The chairs included in the exhibition are all in different forms, colors, and materials. I wanted to select pieces by some of my favorite designers, who I admired and respected and felt were pushing the boundaries of what came before.  For example, David Adjaye paved the way for many designers and architects by demonstrating that you could move into different creative spaces, which was incredibly inspiring. I also wanted to include objects which have been informed by a narrative or incorporated storytelling. Even though we’re from different generations and we have all had our individual creative journeys, I wanted to show these different ideas in conversation with each other.

Set in East Dulwich, Colour Palace is a celebratory fusion of European and African cultural traditions created by Yinka Ilori and Pricegore (2019). Photo © Andy Stagg

You’ve often described yourself as a storyteller. What are some of the key narratives you wish to convey through your work?

Many of the stories I try and tell through my work are about people, place, and community. I see my work as a way to express ideas and encourage people to be loving, kind, and positive. For example, “If Chairs Could Talk” is based on the parable “‘no matter how long the neck of a giraffe is, it still cant see the future.” The story is about not judging people based on their current circumstances, because you never know what the future holds. I created five chairs that were based on people from my childhood and tried to tell their stories through these objects. Each chair reflected on who the individual has become over time. I use traditional Nigerian folklore to tell meaningful but personal stories.

Holding on to joy and optimism has felt all the more important against the backdrop of the past few years. What role do you think joy can play in the face of challenge and adversity?

I think joy leads to hope and allows people to dream of a better tomorrow. I think that’s what’s so powerful about the work we do here in the studio. We create joy and through that optimism and hope.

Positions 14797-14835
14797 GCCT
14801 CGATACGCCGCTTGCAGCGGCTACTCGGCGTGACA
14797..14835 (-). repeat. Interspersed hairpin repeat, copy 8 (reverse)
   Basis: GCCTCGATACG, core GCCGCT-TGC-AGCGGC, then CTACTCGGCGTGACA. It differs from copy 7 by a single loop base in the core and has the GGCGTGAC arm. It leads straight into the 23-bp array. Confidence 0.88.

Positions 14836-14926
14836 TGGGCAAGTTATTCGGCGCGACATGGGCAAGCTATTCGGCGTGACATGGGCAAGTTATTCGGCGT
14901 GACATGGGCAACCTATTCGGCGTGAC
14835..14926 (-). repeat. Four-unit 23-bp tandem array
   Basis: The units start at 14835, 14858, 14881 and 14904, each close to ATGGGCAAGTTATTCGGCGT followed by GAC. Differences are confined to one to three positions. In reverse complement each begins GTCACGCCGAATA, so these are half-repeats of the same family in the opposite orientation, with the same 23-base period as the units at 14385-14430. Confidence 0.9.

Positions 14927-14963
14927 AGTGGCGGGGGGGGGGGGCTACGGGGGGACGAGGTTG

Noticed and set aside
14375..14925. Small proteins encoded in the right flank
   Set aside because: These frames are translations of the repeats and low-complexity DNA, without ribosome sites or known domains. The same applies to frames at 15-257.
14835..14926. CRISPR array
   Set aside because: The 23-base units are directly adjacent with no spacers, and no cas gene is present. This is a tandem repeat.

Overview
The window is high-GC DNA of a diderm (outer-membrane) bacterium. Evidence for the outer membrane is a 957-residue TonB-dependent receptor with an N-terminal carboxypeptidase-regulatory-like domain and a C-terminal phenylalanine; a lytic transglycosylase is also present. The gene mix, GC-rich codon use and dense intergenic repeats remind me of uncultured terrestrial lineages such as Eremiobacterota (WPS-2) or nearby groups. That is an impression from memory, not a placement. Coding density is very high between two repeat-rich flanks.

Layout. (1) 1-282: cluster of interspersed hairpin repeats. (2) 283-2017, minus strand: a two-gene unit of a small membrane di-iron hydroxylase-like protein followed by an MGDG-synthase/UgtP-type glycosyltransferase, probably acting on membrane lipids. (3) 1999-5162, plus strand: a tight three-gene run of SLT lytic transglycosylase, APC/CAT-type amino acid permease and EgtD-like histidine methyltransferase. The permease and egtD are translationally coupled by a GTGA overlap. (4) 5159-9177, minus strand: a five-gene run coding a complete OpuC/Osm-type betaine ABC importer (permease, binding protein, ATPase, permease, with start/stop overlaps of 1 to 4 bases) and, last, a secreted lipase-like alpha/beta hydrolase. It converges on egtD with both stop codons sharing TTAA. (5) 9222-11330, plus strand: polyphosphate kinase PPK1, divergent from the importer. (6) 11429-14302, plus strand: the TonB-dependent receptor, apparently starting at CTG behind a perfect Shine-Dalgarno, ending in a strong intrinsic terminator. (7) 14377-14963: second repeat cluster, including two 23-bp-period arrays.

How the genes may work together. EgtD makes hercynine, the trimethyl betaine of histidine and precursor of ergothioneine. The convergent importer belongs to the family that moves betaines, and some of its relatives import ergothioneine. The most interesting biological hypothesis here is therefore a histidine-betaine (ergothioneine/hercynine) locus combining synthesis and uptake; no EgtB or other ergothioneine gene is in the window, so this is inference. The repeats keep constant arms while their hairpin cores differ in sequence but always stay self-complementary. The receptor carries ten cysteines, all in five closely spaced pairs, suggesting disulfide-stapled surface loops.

Launderette of Dreams for Lego incorporates over 200,000 Lego bricks, which are used both as a structural material and as objects for play. Photos © Mark Cocksedge

Where do you look for your own sense of joy or optimism?

I find it through traveling; whether sitting on a plane or train, I bring out my sketch book and listen to music. I take in the smells [and] food and have conversations. Being immersed in different spaces or engaging with a new place, even for a couple hours, is really inspiring. It’s when I produce my best work.

How do you think your design practice has evolved over the last few years? Any dream projects out there for you?

Creating a sense of joy, hope, and optimism is something I explore through my works, and it’s something that I really want to see more of in design. When I first started, I was working with furniture and specifically chairs, but I’ve moved into public spaces, set design, pavilions, and playgrounds. Where I’m in my life now personally as well as with work is that I want to project a different narrative of color. Looking at colors that people wouldn’t necessarily equate with happiness or joy. I’m looking at muted tones and the role of color in different cultures. I’m starting to look at how we can create work that encourages mindfulness and creates a place in the public realm to pause, [and to] digest our thoughts. I’m also looking at how joy, love, hope, and mindfulness can be combined together in a public space.

My dream project would be to design a boutique hotel. It would be an amazing project, and I’d love to do not just the interiors but every aspect of it—from the architecture to the bedding! A full studio project somewhere in the countryside would be incredible.

Ilori’s pop-up shop in Shoreditch, East London. Drawing inspiration from West African architecture, Ilori created a unique retail environment to present his recent and new collections. Photos © Ed Reeves

What’s one big lesson you’ve learned during your career so far?

Trust the process. I’ve never fitted into the design trend, and I’ve really had to learn to not just trust my creative outlook and language, but also to trust that the right project will come along. For any designer who is waiting or looking for success, my advice would be that you’ve got to trust the process and refine your vision.

What are you working on now? What’s up next?

As I mentioned, I’m currently working on this new design language which foregrounds mindfulness and explores a more muted color palette. We’ve got a number of projects in the pipeline which will be announced soon, but you’re going to see this new journey that I’m taking. I think it’s going to be an interesting next few months. ◆


Parables for Happiness is on view at the Design Museum in London until June 25, 2023.